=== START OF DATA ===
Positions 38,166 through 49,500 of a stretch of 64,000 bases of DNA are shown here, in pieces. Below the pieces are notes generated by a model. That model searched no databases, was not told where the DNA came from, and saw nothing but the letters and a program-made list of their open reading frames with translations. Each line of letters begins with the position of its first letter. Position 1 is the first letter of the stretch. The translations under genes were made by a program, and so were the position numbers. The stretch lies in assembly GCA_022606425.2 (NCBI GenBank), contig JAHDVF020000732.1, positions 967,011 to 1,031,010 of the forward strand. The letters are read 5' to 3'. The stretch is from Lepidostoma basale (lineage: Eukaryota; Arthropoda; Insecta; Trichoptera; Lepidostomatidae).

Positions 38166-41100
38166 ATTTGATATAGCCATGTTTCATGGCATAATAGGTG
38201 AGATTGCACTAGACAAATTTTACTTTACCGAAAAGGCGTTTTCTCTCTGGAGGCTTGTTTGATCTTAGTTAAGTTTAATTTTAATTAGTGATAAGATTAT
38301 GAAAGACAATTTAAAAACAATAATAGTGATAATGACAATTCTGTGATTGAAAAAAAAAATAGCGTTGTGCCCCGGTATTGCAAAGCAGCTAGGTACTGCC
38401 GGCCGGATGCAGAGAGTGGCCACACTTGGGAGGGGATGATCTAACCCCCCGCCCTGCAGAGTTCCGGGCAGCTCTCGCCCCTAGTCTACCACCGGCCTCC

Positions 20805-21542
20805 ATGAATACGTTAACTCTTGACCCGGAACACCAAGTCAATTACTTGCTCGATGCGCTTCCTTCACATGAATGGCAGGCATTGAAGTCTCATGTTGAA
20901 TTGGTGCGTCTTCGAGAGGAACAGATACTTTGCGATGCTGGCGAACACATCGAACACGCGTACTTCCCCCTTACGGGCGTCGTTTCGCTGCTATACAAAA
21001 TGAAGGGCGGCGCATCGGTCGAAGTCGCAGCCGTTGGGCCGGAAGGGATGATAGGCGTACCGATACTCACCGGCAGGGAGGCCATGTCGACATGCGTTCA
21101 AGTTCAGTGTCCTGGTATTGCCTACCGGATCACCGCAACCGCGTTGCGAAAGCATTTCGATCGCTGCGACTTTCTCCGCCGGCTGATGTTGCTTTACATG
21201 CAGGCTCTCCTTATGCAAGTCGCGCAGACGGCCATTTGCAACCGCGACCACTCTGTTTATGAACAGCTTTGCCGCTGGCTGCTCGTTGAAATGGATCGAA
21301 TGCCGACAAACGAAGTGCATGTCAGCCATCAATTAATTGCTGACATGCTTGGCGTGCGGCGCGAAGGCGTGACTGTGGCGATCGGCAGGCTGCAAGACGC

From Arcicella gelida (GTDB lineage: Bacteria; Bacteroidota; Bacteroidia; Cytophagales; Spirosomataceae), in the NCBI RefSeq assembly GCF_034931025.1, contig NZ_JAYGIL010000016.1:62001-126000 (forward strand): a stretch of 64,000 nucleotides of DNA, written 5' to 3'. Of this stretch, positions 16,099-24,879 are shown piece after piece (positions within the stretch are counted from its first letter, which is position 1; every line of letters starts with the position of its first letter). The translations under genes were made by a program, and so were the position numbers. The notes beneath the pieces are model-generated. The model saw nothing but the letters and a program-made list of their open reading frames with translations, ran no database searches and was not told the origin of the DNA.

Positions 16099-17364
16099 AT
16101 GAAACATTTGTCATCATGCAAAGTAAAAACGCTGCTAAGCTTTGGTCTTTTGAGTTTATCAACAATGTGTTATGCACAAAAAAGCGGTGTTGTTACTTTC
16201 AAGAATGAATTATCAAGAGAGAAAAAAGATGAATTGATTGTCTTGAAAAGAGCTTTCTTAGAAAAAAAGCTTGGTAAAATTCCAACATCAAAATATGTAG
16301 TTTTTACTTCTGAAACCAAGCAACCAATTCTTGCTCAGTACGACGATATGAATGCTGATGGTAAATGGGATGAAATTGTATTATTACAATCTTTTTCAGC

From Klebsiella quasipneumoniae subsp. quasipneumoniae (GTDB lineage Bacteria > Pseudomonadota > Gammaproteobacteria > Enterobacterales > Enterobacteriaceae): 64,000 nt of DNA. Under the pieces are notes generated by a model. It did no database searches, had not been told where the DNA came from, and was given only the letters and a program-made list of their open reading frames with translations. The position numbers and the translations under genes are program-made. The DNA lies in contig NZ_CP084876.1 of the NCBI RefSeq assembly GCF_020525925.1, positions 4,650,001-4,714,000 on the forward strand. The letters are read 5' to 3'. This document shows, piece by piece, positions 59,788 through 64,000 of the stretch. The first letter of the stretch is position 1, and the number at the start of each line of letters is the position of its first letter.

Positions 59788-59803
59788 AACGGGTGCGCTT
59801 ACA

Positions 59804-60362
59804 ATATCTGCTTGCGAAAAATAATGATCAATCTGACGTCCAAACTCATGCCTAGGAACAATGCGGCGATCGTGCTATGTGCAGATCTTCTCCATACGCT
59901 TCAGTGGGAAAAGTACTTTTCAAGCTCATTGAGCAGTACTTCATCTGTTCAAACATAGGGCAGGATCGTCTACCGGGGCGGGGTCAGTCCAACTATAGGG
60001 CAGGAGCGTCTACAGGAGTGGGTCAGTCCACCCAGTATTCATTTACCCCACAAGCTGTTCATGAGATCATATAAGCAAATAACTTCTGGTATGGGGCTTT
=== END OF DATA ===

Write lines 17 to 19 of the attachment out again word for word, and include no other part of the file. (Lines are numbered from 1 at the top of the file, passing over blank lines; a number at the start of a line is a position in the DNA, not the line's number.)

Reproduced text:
16101 GAAACATTTGTCATCATGCAAAGTAAAAACGCTGCTAAGCTTTGGTCTTTTGAGTTTATCAACAATGTGTTATGCACAAAAAAGCGGTGTTGTTACTTTC
16201 AAGAATGAATTATCAAGAGAGAAAAAAGATGAATTGATTGTCTTGAAAAGAGCTTTCTTAGAAAAAAAGCTTGGTAAAATTCCAACATCAAAATATGTAG
16301 TTTTTACTTCTGAAACCAAGCAACCAATTCTTGCTCAGTACGACGATATGAATGCTGATGGTAAATGGGATGAAATTGTATTATTACAATCTTTTTCAGC